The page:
The Encyclopedia of Fantastic Victoriana
by Jess Nevins
Robur the Conqueror (1886)
copyright © Jess Nevins 2022
Robur the Conqueror (original: Robur le Conquerant) was written by Jules Verne and first appeared as a serial in Journal des Débats politiques et littéraires (June 29-Aug 18, 1886). Its sequel, Master of the World (original: Maître du Monde), was published in 1904. The French Verne (1828-1905) is, with H.G. Wells, the man responsible for modern science fiction. In some ways Verne’s work was surprisingly accurate in its predictions, and his prose can still be read with pleasure. Robur’s two appearances are different in tone, reflecting changes in Verne’s outlook on technology. Both books are entertaining, if not quite classics.
Robur the Conqueror begins with a variety of strange events taking place: odd lights and noises in the sky and a black flag being hung on the Eiffel Tower. A debate among members of the Weldon Institute, an organization of self-important flight enthusiasts, over heavier-than-air versus lighter-than-air flight is interrupted by a strange figure, calling himself Robur, who claims to have solved the problem. Robur is bodily thrown from the meeting by the lighter-than-air lobbyists, who are building the Go Ahead, an enormous dirigible. That evening the president of the Weldon Institute, the Institute’s secretary, and the secretary’s servant are all kidnapped by Robur, who takes them onboard his heavier-than-air ship, The Albatross, and keeps them there as his prisoner. Robur takes them around the world, passing over Canada, the western half of the United States, Peking, Tokyo, India, Russia, northern Europe, France, North Africa, sub-Saharan Africa, South America, Antarctica, and the South Pacific. This trip takes around five weeks, with the only thing of significance occurring is that the prisoners come to hate Robur and no longer speak to him. The Albatross is headed toward Robur's secret base in the Marquesas Islands when The Albatross runs into a storm and is badly damaged. Robur puts in at a small island for repairs and the three captives escape, leaving a time bomb behind in The Albatross' cabin. The bomb explodes while The Albatross is in flight, dropping it and Robur and his crew into the sea.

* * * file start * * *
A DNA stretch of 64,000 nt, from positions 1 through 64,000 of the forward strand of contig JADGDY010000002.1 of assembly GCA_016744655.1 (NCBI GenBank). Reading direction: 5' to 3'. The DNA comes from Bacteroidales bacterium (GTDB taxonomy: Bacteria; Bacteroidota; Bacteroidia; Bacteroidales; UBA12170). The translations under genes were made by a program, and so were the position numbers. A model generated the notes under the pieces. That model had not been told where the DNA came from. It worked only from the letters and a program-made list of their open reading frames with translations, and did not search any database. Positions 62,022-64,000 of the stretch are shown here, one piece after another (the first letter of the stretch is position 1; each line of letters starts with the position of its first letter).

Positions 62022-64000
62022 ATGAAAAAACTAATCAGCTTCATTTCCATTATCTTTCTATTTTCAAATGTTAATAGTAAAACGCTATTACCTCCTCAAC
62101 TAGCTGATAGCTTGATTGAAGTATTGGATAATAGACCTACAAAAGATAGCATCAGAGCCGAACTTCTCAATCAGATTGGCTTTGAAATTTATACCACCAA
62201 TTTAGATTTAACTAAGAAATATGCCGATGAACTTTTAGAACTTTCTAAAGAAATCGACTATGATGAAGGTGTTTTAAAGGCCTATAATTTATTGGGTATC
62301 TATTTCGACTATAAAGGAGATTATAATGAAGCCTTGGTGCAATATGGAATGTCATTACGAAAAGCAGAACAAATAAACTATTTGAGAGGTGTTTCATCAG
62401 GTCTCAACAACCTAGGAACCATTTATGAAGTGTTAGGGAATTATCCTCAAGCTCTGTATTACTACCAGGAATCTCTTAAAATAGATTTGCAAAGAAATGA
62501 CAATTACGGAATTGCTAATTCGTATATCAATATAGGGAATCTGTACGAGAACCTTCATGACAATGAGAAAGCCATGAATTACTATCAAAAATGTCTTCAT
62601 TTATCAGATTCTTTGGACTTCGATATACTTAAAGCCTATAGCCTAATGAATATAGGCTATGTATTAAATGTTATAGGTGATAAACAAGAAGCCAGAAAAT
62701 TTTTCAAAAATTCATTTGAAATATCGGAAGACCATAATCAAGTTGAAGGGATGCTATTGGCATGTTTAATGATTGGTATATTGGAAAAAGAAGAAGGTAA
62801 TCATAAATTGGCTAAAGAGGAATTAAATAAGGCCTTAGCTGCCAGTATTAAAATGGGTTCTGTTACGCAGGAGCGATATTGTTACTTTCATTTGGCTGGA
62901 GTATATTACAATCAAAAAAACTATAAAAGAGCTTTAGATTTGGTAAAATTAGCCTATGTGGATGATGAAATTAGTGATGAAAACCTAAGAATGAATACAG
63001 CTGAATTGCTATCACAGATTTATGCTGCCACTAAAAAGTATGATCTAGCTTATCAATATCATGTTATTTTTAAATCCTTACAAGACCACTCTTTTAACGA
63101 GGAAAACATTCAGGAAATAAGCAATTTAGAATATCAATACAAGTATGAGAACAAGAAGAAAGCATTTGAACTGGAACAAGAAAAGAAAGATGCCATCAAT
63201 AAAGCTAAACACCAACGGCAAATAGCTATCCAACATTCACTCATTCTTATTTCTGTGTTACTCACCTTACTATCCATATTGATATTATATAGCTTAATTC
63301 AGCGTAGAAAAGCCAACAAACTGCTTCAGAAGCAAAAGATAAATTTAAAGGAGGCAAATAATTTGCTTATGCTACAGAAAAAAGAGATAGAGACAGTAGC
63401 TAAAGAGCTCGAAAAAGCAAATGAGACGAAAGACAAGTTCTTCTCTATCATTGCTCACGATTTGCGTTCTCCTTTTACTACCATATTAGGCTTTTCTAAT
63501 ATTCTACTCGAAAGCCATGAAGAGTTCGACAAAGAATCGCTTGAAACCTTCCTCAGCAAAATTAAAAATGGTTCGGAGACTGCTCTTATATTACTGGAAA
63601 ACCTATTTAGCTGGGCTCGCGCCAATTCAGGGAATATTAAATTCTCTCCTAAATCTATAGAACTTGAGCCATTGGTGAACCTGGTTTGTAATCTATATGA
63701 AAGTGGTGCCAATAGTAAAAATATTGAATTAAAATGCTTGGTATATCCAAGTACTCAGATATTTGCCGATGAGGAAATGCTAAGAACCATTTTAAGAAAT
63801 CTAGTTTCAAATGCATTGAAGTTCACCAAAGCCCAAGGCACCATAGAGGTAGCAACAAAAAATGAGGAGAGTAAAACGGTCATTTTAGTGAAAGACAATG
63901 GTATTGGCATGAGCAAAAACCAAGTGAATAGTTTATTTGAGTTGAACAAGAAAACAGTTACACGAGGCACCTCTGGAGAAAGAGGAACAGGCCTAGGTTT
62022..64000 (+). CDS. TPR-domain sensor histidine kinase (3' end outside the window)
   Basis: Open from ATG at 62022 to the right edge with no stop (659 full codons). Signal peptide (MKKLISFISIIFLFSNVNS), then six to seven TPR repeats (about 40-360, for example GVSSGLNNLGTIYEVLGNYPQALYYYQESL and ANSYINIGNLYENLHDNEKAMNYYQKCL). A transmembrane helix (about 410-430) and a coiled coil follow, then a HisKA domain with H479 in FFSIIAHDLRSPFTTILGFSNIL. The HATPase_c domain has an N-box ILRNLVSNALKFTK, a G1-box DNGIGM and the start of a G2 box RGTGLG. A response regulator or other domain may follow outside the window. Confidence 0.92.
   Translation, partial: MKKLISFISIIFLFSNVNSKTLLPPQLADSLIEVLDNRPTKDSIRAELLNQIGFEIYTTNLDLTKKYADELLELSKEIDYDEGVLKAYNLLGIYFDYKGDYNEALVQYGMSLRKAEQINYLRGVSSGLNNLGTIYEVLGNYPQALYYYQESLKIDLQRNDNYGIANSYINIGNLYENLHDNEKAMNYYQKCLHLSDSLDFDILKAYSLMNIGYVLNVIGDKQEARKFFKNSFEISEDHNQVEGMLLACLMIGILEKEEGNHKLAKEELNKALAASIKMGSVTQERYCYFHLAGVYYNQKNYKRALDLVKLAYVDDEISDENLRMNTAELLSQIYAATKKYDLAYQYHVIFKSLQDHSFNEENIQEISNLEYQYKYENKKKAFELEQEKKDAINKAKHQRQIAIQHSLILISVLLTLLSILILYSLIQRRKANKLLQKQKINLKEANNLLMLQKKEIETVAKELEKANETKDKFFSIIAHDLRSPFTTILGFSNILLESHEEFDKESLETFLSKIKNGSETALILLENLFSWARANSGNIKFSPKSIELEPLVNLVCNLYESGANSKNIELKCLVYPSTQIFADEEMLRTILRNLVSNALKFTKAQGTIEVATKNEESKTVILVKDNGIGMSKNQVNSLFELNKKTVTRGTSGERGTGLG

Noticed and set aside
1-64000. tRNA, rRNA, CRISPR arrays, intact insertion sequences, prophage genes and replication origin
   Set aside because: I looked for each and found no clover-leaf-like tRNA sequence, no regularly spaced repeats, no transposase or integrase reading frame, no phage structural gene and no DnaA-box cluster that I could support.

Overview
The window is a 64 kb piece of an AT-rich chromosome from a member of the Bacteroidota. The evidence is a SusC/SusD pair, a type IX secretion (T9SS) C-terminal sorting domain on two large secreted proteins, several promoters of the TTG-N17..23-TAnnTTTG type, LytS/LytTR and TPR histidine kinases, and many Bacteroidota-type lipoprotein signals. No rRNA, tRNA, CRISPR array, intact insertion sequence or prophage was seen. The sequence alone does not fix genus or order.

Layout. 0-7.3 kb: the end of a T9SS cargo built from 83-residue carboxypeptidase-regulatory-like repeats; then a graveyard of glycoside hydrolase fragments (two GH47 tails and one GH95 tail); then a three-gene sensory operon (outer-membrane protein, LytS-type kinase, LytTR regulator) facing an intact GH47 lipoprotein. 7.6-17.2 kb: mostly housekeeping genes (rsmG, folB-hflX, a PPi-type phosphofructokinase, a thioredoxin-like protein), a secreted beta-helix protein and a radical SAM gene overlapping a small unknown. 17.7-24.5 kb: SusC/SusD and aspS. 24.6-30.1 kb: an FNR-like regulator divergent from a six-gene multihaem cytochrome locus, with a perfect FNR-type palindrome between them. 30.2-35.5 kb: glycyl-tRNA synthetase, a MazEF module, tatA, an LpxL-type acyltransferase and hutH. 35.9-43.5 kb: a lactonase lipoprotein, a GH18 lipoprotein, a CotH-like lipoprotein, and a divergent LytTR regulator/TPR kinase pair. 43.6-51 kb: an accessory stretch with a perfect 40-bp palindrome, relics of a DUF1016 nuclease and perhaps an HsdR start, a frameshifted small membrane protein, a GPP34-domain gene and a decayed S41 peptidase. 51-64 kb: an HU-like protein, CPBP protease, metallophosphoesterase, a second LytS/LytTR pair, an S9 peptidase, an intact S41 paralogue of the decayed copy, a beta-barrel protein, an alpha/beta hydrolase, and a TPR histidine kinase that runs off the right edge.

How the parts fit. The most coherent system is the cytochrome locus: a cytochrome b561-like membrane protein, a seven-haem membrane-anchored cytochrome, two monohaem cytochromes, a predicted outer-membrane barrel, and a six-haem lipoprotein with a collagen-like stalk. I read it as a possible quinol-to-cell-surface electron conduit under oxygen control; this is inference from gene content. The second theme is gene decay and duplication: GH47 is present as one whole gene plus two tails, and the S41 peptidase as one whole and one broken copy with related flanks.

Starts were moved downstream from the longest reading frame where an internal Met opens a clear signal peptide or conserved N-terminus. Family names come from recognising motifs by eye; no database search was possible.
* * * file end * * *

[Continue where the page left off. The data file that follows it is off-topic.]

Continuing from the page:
The three make their way back to America and then continue work on the Go Ahead, even though they've already seen that The Albatross was the dirigible's superior. At the launching of the Go Ahead an airship appears, zooming toward the Go Ahead. It is The Albatross, and it rams the dirigible, but at the last moment Robur changes his mind and saves the lives of the Go Ahead's pilots and safely deposits them on the ground. (Robur, it is explained, went with his crew to another secret hideout, where they built a second ship). He then leaves, saying to the crowds who have gathered around him
Citizens of the United States, the conquest of the air is made; but it shall not be given into your hands until the proper time. I leave, and I carry my secret with me. It will not be lost to humanity, but shall be entrusted to them when they have learned not to abuse it. Farewell, Citizens of the United States!1